Oil prices inched higher on Friday but fell for the week, as familiar worries about a potential global economic slowdown outweighed signs of improving U.S. demand.
Much of the bearish pressure for oil this week came from the hot U.S. dollar, which hit a five-week high and gained ~2.5% in the past six trading sessions.
The potential for an Iranian nuclear deal that may lead to higher global supplies also held down prices this week, and traders reportedly hedged their bets with some pre-weekend liquidation.
Front-month Nymex WTI crude oil (CL1:COM) for September delivery ended up 0.3% on Friday but -1.4% for the week to settle at $90.77/bbl, and October Brent crude (CO1:COM) fell by a similar percentage to $96.72/bbl this week.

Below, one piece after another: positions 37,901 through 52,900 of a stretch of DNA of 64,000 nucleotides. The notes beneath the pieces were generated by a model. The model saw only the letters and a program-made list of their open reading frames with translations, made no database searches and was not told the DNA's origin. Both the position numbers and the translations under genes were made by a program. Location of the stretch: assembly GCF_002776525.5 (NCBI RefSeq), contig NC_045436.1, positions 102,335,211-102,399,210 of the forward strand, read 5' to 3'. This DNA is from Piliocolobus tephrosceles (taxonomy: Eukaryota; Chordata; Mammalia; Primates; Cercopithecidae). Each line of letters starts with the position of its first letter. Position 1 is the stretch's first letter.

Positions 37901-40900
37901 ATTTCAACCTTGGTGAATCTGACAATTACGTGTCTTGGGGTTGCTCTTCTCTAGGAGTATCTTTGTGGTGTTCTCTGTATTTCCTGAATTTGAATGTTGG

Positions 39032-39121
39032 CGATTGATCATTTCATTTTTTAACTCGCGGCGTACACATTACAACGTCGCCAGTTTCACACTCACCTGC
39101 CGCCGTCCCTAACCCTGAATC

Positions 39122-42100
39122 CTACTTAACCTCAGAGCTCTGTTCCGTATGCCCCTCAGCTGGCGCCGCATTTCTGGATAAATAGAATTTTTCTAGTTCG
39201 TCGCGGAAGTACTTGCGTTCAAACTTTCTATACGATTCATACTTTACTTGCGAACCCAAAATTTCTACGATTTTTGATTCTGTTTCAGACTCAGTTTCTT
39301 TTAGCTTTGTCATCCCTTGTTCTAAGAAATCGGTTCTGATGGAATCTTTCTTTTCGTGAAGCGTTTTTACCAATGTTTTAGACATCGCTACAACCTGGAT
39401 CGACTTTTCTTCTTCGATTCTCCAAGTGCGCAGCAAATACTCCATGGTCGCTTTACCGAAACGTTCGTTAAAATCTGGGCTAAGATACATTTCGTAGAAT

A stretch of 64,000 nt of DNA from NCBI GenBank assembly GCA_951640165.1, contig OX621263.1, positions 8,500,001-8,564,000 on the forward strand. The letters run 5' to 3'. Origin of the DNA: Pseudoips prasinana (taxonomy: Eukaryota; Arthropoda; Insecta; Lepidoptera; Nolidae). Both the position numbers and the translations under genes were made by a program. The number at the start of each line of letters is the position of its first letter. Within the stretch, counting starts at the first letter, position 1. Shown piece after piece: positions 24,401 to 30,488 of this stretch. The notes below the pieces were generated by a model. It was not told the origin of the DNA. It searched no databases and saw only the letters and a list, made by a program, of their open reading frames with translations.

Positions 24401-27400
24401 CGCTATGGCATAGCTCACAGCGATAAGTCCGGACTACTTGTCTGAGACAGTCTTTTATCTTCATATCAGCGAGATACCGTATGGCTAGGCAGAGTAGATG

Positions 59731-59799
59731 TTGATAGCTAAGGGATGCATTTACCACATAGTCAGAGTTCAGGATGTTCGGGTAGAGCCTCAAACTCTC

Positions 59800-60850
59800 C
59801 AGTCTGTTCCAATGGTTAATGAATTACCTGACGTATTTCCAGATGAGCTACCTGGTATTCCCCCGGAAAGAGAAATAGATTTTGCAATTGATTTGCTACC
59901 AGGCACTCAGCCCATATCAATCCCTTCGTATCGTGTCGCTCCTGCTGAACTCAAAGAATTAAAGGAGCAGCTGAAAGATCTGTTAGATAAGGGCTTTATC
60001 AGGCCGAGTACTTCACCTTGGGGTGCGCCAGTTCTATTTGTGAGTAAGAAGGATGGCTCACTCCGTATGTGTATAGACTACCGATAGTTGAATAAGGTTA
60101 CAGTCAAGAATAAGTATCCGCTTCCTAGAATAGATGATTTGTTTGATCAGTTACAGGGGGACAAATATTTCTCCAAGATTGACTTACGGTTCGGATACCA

Oil fell for the week despite gains in three straight session following surprisingly bullish data that showed a sharp drop in U.S. crude inventories, indicating solid demand.
Next week’s EIA report will be closely watched to see whether the stronger than expected demand was just a one-off or the new norm.
U.S. natural gas prices (NG1:COM) finished at their best level since August 2008, up 1.6% for Friday and +6.5% for the week to $9.336/MMBtu.
European natural gas futures surged after Russia’s Gazprom unveiled plans to shut down the Nord Stream pipeline to Germany for three days of maintenance later this month.
Despite crude oil’s lackluster week, energy (NYSEARCA:XLE) was among the top three performers among S&P sectors, +1.2%.
Image and article originally from seekingalpha.com. Read the original article here.